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Takeshita, Y, Martz TR, Johnson KS, Dickson AG.  2014.  Characterization of an Ion Sensitive Field Effect Transistor and Chloride Ion Selective Electrodes for pH Measurements in Seawater. Analytical Chemistry. 86:11189-11195.: American Chemical Society   10.1021/ac502631z   AbstractWebsite
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Takeshita, Y, Martz TR, Johnson KS, Plant JN, Gilbert D, Riser SC, Neill C, Tilbrook B.  2013.  A climatology-based quality control procedure for profiling float oxygen data. Journal of Geophysical Research-Oceans. 118:5640-5650.   10.1002/jgrc.20399   AbstractWebsite

Over 450 Argo profiling floats equipped with oxygen sensors have been deployed, but no quality control (QC) protocols have been adopted by the oceanographic community for use by Argo data centers. As a consequence, the growing float oxygen data set as a whole is not readily utilized for many types of biogeochemical studies. Here we present a simple procedure that can be used to correct first-order errors (offset and drift) in profiling float oxygen data by comparing float data to a monthly climatology (World Ocean Atlas 2009). Float specific correction terms for the entire array were calculated. This QC procedure was evaluated by (1) comparing the climatology-derived correction coefficients to those derived from discrete samples for 14 floats and (2) comparing correction coefficients for seven floats that had been calibrated twice prior to deployment (once in the factory and once in-house), with the second calibration ostensibly more accurate than the first. The corrections presented here constrain most float oxygen measurements to better than 3% at the surface.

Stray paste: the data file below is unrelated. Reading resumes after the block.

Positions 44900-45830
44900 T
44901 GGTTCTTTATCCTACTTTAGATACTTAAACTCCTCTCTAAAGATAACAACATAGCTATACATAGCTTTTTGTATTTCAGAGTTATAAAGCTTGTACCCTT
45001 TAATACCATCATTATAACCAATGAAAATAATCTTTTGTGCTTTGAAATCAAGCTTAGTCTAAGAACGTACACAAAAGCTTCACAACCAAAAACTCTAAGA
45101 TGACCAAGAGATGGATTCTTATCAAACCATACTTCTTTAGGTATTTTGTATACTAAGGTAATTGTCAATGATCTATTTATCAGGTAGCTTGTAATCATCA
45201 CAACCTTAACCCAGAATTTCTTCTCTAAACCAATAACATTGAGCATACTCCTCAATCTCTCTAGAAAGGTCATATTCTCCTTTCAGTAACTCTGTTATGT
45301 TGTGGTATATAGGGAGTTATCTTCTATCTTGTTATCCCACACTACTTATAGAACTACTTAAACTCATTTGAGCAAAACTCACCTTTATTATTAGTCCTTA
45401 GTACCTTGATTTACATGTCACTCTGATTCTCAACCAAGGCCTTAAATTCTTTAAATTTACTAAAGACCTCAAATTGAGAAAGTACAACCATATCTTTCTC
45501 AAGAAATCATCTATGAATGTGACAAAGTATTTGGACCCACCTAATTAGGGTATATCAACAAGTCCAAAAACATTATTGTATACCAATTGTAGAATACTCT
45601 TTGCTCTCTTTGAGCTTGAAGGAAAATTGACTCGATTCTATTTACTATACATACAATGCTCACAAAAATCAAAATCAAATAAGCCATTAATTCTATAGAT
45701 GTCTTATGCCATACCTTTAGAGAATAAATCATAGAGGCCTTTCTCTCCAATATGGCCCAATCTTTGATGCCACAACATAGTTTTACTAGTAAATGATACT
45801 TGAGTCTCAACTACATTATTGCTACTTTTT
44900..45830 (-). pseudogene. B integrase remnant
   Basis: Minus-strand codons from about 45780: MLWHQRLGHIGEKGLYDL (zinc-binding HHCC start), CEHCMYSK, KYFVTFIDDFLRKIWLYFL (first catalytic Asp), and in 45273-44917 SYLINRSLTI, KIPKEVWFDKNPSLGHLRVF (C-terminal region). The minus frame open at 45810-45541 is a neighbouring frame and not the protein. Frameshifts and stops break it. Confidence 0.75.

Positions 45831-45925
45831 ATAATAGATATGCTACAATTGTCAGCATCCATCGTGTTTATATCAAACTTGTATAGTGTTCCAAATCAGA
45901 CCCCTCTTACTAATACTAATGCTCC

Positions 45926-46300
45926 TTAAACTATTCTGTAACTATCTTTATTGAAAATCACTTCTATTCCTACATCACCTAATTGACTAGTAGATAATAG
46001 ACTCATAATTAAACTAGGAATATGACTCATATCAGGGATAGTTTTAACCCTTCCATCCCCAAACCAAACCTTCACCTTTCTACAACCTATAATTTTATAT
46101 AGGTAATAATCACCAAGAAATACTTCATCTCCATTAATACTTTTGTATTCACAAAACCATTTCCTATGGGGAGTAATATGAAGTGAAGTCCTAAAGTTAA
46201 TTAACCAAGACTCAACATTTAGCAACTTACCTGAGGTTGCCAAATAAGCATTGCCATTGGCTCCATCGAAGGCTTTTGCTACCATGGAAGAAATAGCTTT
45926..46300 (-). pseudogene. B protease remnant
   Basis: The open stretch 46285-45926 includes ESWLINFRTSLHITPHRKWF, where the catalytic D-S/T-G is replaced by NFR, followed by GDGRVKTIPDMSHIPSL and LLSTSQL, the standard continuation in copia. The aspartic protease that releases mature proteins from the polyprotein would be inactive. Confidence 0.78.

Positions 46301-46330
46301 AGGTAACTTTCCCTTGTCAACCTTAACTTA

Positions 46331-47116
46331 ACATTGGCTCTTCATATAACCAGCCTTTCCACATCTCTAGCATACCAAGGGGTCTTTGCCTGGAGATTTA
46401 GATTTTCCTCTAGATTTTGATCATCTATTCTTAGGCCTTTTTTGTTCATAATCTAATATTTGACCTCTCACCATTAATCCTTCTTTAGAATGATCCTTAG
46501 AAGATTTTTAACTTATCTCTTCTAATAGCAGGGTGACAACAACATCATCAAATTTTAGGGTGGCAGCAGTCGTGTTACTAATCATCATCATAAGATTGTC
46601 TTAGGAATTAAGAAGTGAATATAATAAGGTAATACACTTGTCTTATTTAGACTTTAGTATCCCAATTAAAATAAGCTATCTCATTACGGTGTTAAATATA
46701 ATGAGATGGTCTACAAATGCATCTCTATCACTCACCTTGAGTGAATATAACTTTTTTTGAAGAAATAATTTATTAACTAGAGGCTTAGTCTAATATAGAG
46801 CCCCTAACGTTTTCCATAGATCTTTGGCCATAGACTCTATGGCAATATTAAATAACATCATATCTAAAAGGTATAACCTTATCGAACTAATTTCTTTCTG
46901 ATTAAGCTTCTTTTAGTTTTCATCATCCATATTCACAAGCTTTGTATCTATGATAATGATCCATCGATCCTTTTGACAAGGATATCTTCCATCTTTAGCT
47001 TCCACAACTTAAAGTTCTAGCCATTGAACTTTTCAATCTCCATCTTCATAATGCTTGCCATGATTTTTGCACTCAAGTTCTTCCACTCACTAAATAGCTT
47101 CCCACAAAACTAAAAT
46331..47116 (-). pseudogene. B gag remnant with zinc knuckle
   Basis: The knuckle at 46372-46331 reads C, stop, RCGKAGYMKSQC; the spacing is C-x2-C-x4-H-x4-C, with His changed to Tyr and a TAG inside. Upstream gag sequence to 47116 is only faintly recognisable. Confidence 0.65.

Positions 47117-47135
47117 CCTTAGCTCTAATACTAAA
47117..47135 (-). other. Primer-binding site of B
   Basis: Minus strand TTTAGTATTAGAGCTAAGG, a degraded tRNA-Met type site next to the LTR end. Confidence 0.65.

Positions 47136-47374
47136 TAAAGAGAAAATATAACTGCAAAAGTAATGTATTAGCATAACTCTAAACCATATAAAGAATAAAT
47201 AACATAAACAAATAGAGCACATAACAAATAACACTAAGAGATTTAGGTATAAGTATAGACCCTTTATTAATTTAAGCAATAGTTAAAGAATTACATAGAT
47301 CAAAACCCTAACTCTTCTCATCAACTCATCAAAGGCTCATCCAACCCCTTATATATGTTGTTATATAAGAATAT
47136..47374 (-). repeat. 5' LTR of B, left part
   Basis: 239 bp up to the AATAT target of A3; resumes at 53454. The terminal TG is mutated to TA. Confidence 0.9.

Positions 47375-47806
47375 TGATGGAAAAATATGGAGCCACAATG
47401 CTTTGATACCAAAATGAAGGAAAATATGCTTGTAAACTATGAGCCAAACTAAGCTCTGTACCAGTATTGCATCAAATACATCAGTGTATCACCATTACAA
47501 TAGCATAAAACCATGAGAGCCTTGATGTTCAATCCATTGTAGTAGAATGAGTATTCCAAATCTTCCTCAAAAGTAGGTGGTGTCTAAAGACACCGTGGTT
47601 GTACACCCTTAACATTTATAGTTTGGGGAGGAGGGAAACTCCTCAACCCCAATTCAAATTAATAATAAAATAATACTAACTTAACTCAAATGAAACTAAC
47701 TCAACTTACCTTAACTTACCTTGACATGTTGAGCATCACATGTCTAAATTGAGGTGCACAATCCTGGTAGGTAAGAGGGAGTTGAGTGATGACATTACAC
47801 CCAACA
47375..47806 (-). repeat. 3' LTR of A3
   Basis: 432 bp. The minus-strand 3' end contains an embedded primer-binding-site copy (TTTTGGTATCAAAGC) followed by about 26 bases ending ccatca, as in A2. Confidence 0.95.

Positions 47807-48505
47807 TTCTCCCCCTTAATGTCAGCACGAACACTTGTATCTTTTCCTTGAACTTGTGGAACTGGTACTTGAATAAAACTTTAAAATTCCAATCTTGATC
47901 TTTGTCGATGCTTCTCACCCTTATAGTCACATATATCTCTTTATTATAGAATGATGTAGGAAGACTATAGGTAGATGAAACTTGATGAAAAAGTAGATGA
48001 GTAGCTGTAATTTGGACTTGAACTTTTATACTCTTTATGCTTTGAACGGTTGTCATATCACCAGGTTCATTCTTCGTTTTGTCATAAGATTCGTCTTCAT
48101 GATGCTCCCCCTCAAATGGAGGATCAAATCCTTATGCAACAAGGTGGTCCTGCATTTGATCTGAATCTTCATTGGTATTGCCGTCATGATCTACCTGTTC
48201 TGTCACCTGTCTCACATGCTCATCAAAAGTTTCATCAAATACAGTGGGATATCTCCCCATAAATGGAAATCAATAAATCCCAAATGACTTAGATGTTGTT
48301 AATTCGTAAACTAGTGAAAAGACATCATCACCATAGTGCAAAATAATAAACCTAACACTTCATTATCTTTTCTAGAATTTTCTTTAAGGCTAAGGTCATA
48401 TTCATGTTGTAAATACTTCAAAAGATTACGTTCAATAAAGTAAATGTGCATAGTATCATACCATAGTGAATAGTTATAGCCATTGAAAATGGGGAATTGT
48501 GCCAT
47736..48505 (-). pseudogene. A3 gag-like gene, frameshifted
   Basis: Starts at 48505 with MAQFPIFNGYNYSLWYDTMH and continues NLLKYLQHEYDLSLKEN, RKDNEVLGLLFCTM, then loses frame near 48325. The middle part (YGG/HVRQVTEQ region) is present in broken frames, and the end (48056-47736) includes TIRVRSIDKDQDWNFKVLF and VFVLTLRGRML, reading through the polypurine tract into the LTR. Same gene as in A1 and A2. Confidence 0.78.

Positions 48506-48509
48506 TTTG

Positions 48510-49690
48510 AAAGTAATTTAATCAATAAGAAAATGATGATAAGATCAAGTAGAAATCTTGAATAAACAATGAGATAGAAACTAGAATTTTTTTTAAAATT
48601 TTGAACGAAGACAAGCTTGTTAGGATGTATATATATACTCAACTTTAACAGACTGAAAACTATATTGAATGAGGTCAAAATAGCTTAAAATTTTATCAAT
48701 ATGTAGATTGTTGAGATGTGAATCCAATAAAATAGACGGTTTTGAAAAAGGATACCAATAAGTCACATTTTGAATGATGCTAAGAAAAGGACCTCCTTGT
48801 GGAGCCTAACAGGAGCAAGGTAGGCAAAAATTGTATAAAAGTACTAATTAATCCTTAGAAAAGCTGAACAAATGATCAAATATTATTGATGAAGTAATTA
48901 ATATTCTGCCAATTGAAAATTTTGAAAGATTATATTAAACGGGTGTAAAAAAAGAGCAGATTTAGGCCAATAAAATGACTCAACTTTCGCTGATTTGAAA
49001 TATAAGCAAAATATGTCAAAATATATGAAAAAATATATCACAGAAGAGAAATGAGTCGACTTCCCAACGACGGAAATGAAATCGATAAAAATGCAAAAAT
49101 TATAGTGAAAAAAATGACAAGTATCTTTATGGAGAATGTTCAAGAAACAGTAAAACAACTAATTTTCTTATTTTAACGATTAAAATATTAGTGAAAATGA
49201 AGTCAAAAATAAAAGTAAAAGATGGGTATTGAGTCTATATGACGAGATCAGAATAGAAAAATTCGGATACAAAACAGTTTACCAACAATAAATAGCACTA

Takeshita, Y, Cyronak T, Martz TR, Kindeberg T, Andersson AJ.  2018.  Coral reef carbonate chemistry variability at different functional scales. Frontiers in Marine Science. 5   10.3389/fmars.2018.00175   AbstractWebsite

There is a growing recognition for the need to understand how seawater carbonate chemistry over coral reef environments will change in a high-CO2 world to better assess the impacts of ocean acidification on these valuable ecosystems. Coral reefs modify overlying water column chemistry through biogeochemical processes such as net community organic carbon production (NCR) and calcification (NCC). However, the relative importance and influence of these processes on seawater carbonate chemistry vary across multiple functional scales (defined here as space, time, and benthic community composition), and have not been fully constrained. Here, we use Bermuda as a case study to assess (1) spatiotemporal variability in physical and chemical parameters along a depth gradient at a rim reef location, (2) the spatial variability of total alkalinity (TA) and dissolved inorganic carbon (DIC) over distinct benthic habitats to infer NCC:NCP ratios [< several km(2); rim reef vs. seagrass and calcium carbonate (CaCO3) sediments] on diel timescales, and (3) compare how TA-DIC relationships and NCC:NCP vary as we expand functional scales from local habitats to the entire reef platform (10's of km(2)) on seasonal to interannual timescales. Our results demonstrate that TA-DIC relationships were strongly driven by local benthic metabolism and community composition over diel cycles. However, as the spatial scale expanded to the reef platform, the TA-DIC relationship reflected processes that were integrated over larger spatiotemporal scales, with effects of NCC becoming increasingly more important over NCR. This study demonstrates the importance of considering drivers across multiple functional scales to constrain carbonate chemistry variability over coral reefs.